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Grayson Moore is a Toronto-based filmmaker.

Interview by Rebeccah Love

What types of creative activities do you remember engaging with as a kid?

I’ve liked writing as long as I can remember. I wrote a short story in the second grade that I had a classmate illustrate, and we sold copies of the story for $5 to parents who weren’t about to give a hard ‘no’ to a couple of six year olds. The story was called The Couch Potato and the classmate was called Heather. It was a redemption adventure about a potato who wore sunglasses. We sold at least one copy to every parent because the kids who didn’t have one wanted to read it, and then Heather and I split the profits in half. It was a good haul at the time, and it made me think that writing would be a great way to make money. Whoops.

I did some acting too. My brother and I were in shoe commercials and an anti-bullying video. In the shoe commercial I played in sand. The anti-bullying video took place at a halloween party and my brother bullied me while other kids broke the fourth wall to explain their feelings. I was dressed as a construction worker, which meant I had a beard made of marker dots and, problematically, pillows under my overalls to create a fake belly. Honestly, the person who designed the costumes should’ve taken a look inward because here we were condemning all construction workers to potbellyhood. I would say my performance was adequate, if a bit fidgety. Try to put a camera on me now and I’ll scream.

How did writing and filmmaking feature in your teenage years?

I wasn’t one of those teens that had a camera and made movies with my friends. The first thing that I ever filmed was for my Ryerson application video. But I wrote plays. A play I wrote won some writing contests, which was enough validation to keep doing it. It was a science-fiction play about a guy who was hiding from alien war machines but he was focussed on lamenting the loss of his dog. After that my school luckily allowed me to write and direct a play for the drama festival. It was about a married couple with the last name “Fray” and the title was “Pair of Frays”… so you see why it’s such a clever work.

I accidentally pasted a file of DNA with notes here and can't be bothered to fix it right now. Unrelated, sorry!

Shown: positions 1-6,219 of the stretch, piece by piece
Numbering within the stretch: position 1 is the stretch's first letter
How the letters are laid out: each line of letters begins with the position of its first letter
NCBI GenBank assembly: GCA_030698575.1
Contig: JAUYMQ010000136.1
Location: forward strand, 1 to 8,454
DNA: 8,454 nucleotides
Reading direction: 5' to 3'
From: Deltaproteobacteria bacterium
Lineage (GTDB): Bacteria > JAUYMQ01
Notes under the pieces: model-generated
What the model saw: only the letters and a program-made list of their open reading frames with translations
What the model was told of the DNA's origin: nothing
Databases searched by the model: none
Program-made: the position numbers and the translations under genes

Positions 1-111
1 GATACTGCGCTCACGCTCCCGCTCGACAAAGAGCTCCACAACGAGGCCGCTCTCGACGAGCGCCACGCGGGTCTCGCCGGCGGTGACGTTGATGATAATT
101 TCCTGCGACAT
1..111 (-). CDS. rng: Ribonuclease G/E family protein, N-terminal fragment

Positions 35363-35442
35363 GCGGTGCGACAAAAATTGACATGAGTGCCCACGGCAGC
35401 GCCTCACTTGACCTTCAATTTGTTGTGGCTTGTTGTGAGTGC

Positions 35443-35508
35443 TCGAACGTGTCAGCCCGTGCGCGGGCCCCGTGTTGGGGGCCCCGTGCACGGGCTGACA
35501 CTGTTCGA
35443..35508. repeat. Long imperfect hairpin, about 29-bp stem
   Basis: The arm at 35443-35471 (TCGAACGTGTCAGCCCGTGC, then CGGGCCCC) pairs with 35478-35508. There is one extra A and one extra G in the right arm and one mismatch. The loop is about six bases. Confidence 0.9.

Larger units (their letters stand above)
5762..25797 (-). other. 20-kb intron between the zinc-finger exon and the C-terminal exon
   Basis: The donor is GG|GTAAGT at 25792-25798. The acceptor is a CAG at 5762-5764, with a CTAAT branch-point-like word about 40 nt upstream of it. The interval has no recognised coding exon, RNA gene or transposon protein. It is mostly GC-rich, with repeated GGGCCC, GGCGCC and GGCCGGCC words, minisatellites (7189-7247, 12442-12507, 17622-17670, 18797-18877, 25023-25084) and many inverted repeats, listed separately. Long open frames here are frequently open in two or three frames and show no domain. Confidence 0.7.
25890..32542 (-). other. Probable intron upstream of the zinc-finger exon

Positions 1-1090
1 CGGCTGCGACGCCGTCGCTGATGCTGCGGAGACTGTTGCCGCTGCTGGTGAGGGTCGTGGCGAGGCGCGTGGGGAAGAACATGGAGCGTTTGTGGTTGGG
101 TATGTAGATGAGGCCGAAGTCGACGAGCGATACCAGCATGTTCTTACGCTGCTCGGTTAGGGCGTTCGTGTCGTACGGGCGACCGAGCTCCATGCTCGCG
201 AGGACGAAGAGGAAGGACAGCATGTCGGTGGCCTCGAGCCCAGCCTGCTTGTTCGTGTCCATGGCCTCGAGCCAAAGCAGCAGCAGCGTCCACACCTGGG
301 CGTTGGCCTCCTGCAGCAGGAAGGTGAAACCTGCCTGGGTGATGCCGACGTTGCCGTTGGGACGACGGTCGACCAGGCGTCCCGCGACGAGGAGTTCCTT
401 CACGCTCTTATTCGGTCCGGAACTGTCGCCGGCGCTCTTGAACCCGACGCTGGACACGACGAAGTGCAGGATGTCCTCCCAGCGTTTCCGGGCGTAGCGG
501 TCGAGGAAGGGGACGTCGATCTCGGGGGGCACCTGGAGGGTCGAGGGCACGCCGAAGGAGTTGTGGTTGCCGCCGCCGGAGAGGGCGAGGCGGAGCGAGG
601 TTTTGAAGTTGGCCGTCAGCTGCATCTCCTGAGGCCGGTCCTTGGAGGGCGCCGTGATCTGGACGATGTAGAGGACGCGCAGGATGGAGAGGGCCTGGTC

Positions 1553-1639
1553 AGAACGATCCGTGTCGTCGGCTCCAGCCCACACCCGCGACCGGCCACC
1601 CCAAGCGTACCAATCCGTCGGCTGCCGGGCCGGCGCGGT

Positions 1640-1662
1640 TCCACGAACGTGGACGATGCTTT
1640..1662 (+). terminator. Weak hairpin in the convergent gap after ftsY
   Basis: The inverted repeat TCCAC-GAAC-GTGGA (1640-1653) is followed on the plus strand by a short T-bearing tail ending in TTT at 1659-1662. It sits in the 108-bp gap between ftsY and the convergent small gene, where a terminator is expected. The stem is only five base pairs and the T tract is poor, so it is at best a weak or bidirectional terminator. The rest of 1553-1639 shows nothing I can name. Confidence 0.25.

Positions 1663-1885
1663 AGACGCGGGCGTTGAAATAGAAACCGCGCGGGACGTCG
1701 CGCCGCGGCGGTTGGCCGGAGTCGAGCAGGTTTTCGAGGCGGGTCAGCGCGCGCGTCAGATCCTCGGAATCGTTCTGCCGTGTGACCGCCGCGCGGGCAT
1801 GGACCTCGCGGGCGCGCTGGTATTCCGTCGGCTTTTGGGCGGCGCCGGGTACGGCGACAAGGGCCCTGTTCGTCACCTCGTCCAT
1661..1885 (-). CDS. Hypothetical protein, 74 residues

What made you decide to attend film school?

Honestly, I wanted to go to school for screenwriting school at York but they told me I was too fixated on a specific tone so they rejected me. Mostly, I knew I wanted to write movies and my parents wanted me to go to university. I didn’t really have expectations of what it would be like or what I would learn or what I would do.

At Ryerson you started off writing (Bridges, Dorsal) and then made your way into directing (Running Season). Was that a challenging leap to make?

I was lucky to have actors in my thesis film who knew a lot more than I did. I had directed three plays that were at least an hour long, so I was comfortable talking to actors, but loitering around at Ryerson definitely helped ease my mind about how to navigate the other elements of directing. I knew next to nothing about cameras so the DP (Charles Hutchings) hand-held me through the visual elements that were beyond my ability to communicate. I’ve since learned some things about lenses but I will never be a director who wants to grab the camera and shoot things myself.

Being much more involved in the editing process is what I found taught me the most about screenwriting, and that continues to be true. I think I learned more about writing from the editing process than from the writing process.

Are there any recurring images you notice appearing in your work? How would you describe the aesthetic or ambience of your films?